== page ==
"You just won the lottery? Chapeau!"

This is the first time I have seen such usage in English.

Literally 'Chapeau' means 'hat', but the intention (that I get from the internet) is something like 'My hat is off to you' or 'Hats off!' or 'Congratulations!' or 'Mad props!' or 'Good for you' or 'Cheers'.

The primary question is: What is the provenance of this in English.

And secondary questions: - at what point did it enter English? Is it direct to British English from across the channel? Or is it North American only, borrowed from French-Canadian? - And what is the feel of it? Is it mostly ironic (as 'good for you' often is)? - Is there a difference in English usage between the French singular 'chapeau!' and the plural 'chapeaux!' (or is it meaningless distinction in English). I've seen both usages.

  • 2
    I personally have never encountered this usage. Have you seen it frequently? Or at least more than occasionally?
    – Dan Bron
    Feb 26, 2015 at 16:10
  • 3
    I think it is just a French expression which is fairly common in continental Europe but that has actually never entered common usage in English. Any usage is related to people familiar with the expression!!
    – user66974
    Feb 26, 2015 at 16:41
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    @FumbleFingers But the expression is used in English, by English speakers who don’t necessarily know the French word or its meaning. That to me makes it an English-as-such word. It’s not in any dictionaries I can find, though, not even Wiktionary, which surprises me, because it’s not that uncommon. (Judging by Mitch, Dan, and ermanen’s comments, it seems it might be just a UK/European/non-North American thing.) Feb 26, 2015 at 17:18
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    @Janus: I speak passable French (I lived there for a year), but I'm not sure I've ever heard a native Anglophone use the term except facetiously or pretentiously. OED lists chapeau because of its specialised sense in heraldry, and chapeau-bras because there isn't really an English equivalent. But the usage under consideration here is effectively just "using a foreign word". Feb 26, 2015 at 17:25
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    The writer was trying to be "continental". The expression is not at all common in US English, and most in the US would have to think a few seconds to comprehend what was meant.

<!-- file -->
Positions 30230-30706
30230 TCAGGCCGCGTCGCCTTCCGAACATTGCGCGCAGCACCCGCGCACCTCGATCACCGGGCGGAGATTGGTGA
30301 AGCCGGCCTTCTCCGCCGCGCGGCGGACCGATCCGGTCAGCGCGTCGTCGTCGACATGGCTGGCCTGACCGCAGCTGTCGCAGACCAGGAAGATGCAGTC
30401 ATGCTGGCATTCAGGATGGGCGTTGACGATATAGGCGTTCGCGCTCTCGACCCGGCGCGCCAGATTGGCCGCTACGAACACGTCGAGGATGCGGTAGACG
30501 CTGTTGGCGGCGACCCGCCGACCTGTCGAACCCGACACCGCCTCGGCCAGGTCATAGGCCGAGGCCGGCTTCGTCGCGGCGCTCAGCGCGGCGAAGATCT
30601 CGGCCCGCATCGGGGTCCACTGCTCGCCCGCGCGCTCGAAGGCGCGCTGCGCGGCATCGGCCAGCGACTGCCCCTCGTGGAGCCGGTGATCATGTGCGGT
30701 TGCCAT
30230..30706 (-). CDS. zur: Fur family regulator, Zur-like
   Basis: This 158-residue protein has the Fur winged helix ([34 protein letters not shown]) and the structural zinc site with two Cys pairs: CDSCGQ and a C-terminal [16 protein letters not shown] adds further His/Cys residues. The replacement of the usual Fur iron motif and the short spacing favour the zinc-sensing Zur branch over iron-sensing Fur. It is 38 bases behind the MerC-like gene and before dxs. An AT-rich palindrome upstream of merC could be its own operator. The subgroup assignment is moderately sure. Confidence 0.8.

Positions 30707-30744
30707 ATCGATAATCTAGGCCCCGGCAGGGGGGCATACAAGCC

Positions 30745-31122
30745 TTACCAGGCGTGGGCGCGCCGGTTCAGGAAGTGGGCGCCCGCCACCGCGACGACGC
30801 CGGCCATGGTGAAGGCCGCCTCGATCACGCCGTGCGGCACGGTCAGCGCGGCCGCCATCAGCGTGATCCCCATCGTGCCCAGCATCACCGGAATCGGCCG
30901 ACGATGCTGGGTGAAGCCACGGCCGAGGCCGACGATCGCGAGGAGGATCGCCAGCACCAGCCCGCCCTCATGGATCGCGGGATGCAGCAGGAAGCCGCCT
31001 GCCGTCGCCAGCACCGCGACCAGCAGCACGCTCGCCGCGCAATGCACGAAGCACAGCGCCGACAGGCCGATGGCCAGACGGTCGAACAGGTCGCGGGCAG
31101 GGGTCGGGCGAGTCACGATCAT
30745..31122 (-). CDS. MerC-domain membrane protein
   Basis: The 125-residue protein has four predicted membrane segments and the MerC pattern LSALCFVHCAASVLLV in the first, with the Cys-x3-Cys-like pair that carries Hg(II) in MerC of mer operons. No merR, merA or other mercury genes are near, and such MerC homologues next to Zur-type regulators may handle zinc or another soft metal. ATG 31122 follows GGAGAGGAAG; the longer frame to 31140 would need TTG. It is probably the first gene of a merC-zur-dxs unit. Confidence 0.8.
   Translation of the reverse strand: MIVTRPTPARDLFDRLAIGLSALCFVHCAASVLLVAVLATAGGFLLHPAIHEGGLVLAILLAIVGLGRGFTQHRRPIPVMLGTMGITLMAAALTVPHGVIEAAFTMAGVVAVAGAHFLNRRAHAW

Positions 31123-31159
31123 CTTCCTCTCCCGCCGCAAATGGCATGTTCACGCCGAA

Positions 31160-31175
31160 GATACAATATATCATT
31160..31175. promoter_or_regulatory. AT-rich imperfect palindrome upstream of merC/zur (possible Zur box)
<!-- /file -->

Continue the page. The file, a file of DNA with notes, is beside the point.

– Hot Licks
    Feb 26, 2015 at 18:01

2 Answers 2


The earliest Google Books match for "Chapeau!" in the sense of "Hats off to you" (probably) is from Robert Lane Kauffmann, "The Other in Question: Dialogical Experiments in Montaigne, Kafka, and Cortázar," in Tullio Maranhão, ed. The Interpretation of Dialogue (1990):

Jack [a fictional graduate student in comparative literature]: It seems you've used an outflanking maneuver against me. Chapeau! To your echo of Wittgenstein's ladder analogy, I answer that I don't let go of the ladder. That is, I don't simply dismiss the texts I choose to comment on, but defend and espouse their critical and experimental aspects, using them against ideological or uncritical positions, whether in the same or in other texts.

This instance is something of an outlier, however, as the next-oldest Google Books matches are to a 2005 restaurant guide's mention of a San Francisco Bay Area bistro named Chapeau! that opened in 1996, and a use of "Chapeau!" in dialogue in an Annie Proulx short story called "I've Always Loved This Place," included in a 2008 collection of Proulx's stories called Fine Just the Way It Was: Wyoming Stories 3.

In any case, whether Robert Lane Kauffmann was simply ahead of his time, or whether comparative literature professors are generally in touch with the pulse of the street and thus can be counted on to lead the literary pack in bringing up-to-date slang into serious published work, the 1990 occurrence in his lengthy article is easily the first in Google Books.

  • Nice research! Not surprising that it is so recent an addition.
    – Mitch
    Mar 24, 2015 at 12:09

It's used jokingly in the British sporting world, perhaps especially in cycling, as an expression of admiration or respect. Possibly popularized by sports commentator David Duffield. See also http://m.bbc.co.uk/news/magazine-23343625


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